Scotland is big, in natural and human resources. According to the current majority Scottish National Party (SNP), who created the independence referendum, Scotland could become “the richest nation to ever gain independence.” Since the ’60s, when drilling began in the North Sea, Scotland has provided more than half of the entire U.K.’s supply of oil and gas, as well as added alternative energies and space to house the U.K.’s Trident nuclear submarines.
But the small population—5.3 million in a greater U.K. alliance of about 64 million, or less than 10 percent—gives Scotland small representation and therefore weaker voting power in the U.K. Parliament at Westminster.
Since last fall, a pro-independence grassroots movement has grown in the contemporary music communities. The National Collective, “the non-party movement for artists and creatives who support Scottish independence,” claims to have more than 2,000 endorsements. Belle & Sebastian, Franz Ferdinand, Frightened Rabbit, Mogwai, and a host of other well-known pop and rock artists who are citizens and currently live in Scotland—and therefore are eligible to vote on the referendum—support the pro-independence movement.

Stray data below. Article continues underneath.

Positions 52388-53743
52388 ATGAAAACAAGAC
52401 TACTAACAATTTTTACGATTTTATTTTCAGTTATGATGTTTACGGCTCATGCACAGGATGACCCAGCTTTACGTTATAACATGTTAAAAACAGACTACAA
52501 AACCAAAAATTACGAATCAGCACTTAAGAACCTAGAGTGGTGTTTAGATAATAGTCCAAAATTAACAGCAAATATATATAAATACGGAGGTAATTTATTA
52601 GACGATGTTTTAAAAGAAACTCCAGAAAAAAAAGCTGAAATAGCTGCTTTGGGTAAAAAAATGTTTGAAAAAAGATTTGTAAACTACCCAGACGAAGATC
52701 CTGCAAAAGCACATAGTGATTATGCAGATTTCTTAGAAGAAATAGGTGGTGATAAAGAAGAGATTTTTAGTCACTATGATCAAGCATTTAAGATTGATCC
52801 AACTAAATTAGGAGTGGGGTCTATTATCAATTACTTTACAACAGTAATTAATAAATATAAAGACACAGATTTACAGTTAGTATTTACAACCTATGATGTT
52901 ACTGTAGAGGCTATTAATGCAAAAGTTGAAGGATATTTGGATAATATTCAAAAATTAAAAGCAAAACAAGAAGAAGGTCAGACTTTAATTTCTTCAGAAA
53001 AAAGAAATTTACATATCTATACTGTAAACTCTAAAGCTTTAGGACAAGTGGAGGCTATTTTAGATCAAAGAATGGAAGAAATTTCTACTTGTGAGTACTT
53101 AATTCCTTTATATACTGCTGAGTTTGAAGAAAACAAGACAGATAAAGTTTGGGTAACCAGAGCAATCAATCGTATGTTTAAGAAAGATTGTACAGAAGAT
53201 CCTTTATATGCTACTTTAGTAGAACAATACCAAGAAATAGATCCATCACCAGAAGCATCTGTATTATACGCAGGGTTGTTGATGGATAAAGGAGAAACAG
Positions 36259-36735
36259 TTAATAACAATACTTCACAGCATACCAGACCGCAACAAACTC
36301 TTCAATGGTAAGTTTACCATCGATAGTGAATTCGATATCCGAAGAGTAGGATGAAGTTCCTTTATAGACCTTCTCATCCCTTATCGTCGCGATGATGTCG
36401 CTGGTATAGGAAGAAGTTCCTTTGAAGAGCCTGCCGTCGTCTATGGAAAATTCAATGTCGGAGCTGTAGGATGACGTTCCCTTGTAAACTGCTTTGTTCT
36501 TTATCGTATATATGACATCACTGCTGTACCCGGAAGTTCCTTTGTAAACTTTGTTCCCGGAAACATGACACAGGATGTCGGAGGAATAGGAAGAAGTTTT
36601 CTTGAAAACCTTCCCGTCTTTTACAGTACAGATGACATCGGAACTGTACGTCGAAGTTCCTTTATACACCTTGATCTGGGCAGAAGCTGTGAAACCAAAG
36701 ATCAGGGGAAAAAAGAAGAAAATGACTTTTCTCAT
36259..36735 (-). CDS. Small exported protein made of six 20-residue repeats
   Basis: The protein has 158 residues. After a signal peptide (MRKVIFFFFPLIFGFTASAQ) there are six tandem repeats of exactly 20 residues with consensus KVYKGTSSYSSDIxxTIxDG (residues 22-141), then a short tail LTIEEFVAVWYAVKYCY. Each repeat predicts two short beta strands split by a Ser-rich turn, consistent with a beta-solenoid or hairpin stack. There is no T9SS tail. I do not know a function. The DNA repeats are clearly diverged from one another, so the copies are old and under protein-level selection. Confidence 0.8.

Scottish pop musicians who may be more pro-union have largely been quiet. Some, like Chvrches, Calvin Harris, Emeli Sande, and half of Camera Obscura, have decided not to enter a public discussion on independence saying the decision is “personal” or “political” or they haven’t yet decided. Many classical musicians who perform in the national repertories are pro-union.
Across the borders, an impressive list of English, Welsh, and Northern Irish artists and musicians including David Bowie, Rod Stewart, and Sir Paul McCartney, have signed a public letter asking Scotland to stay in the union, part of the “Let’s Stay Together” campaign.
Scotland has fared somewhat better and remained peaceful during the past several years of recession and poverty weighing on the welfare system in the U.K. Its separate parliament established in 1999, called Holyrood, has allowed the country to govern its own spending on healthcare, education, and several areas of government funding.
Early on, many musicians including some of the current independence supporters, also expressed reservations about breaking that prosperity for what could be perceived as nationalist pride under the current majority Scottish National Party (SNP)—which was founded expressly to achieve separation from the U.K. in 1934—or a possible power play by Scotland’s current first minister, Alex Salmond, who would become the independent country’s first leader.
Additional concerns over losing larger U.K. government support and services, the generally stable British pound and cultural alliances have kept U.K. union supporters and a large group of undecided voters in the majority for the past couple of years. But within a matter of weeks leading up to vote for independence, the results have flipped and several polls show a near tie between “Yes” and “No.”
Glasgow, which is the most populous city and the contemporary music capital of Scotland, will be critical to deciding whether Scotland will become independent or remain part of the U.K. It leans more toward “Yes.”